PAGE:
The Raymor ballroom is located just one block from Symphony Hall on Huntington Avenue. This area became known as the "Harlem" of Boston. The Raymor-Playmor ballroom featured big bands including the bands of Woodie Herman, Charlie Barnett, Jimmy Lunceford and Benny Goodman. These concerts were broadcast across the country so anyone with a radio could enjoy the music.
Ballrooms originated during the Jazz Age of the United States. Big bands would provide entertainment in the ballroom, which was large enough for dancing. The style of ballrooms varied from very elegant interior design to those that were very plain. The ballroom was the place for social gatherings, and there are several famous ballrooms located in Massachusetts.
The Commodore Ballroom was run by the Braun family. The Braun family was responsible for bringing the carousel to the United States. The Commodore was built in Lowell, Massachusetts, and dancers from as far away as Providence and Manchester would travel to enjoy a bit of "check dancing." Patrons went specifically to dance, as only chips and soft drinks were available, no alcohol. Famous musicians who played at the Commodore include Duke Ellington, Louie Armstrong, Artie Shaw, Stan Kenton and Count Basie.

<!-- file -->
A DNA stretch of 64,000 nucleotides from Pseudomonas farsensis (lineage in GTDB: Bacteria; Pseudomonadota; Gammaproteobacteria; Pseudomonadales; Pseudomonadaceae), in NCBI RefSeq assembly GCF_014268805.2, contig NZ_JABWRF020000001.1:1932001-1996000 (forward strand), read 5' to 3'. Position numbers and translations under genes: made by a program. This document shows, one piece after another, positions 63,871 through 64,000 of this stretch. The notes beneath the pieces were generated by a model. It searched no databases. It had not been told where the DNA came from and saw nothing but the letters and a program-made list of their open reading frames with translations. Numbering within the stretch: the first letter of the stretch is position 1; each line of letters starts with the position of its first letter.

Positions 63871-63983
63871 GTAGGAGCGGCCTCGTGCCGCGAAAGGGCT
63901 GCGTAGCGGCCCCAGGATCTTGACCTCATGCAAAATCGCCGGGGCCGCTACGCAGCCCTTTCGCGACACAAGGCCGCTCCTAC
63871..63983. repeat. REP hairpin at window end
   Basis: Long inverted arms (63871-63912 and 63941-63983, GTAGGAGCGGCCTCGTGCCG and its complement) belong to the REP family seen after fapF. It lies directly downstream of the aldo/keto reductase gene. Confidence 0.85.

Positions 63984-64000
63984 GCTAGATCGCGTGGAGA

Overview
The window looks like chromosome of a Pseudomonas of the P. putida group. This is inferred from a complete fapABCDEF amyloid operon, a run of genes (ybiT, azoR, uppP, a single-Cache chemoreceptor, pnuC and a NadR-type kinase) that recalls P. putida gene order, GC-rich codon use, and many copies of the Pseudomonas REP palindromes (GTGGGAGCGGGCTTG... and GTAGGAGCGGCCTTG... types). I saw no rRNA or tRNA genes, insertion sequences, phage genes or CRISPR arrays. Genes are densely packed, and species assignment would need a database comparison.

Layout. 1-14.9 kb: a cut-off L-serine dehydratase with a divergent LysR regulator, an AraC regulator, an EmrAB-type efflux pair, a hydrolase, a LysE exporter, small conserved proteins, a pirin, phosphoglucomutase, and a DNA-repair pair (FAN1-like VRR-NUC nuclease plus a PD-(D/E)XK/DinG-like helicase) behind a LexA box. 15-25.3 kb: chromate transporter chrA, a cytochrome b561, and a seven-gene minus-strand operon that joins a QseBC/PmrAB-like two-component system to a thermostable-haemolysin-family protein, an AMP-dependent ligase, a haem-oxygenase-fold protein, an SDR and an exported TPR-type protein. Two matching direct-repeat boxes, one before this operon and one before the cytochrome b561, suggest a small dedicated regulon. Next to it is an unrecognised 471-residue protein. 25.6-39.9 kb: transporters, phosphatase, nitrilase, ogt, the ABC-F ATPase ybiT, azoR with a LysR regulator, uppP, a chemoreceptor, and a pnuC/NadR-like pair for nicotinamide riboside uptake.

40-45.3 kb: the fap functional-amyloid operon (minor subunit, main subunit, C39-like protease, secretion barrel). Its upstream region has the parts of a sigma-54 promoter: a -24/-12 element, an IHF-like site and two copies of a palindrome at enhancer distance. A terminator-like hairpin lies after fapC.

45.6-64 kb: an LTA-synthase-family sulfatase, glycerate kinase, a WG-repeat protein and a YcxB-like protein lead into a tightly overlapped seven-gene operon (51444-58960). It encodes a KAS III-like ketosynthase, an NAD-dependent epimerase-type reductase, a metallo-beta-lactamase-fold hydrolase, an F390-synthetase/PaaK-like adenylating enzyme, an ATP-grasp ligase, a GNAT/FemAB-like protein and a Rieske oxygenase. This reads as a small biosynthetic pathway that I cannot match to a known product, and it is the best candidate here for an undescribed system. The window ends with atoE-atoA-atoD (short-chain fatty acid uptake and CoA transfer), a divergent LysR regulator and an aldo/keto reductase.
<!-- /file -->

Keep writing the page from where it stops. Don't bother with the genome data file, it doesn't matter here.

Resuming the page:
Roseland State Ballroom
Roseland State Ballroom was located on Massachusetts Avenue in Boston, directly across from the Christian Science Center. The Roseland, as with the Raymor, was the spot for big band and jazz musicians of the time. Patrons came to dance but also to listen to the great musicians, including Jimmie Lunceford, Count Basie and Duke Ellington. Interestingly, a young Malcolm X worked as a shoeshine boy at the Roseland.
Nuttings-on-the-Charles was located in Waltham, Massachusetts, along the Charles River on Prospect Street. The ballroom burned down in 1961, but it is still possible to see the pilings on the river. The ballroom was opened in 1914 by C.P. Nutting. This was also a boat house that was used for roller skating, boxing, dancing and concerts. This ballroom was famous, as it was one of the few ballrooms in Massachusetts, outside of Boston, where the famous big bands of the time played.
- Ballrooms of the Past
- The Hub: Boston Past and Present; T.H. O'Connor; March 2001
- University of Massachusetts Libraries; Memories of the Commodore Ballroom
- Boston Magazine: The Shape of Jazz That Was
- Historic Waltham, Inc.; Charles River in Waltham
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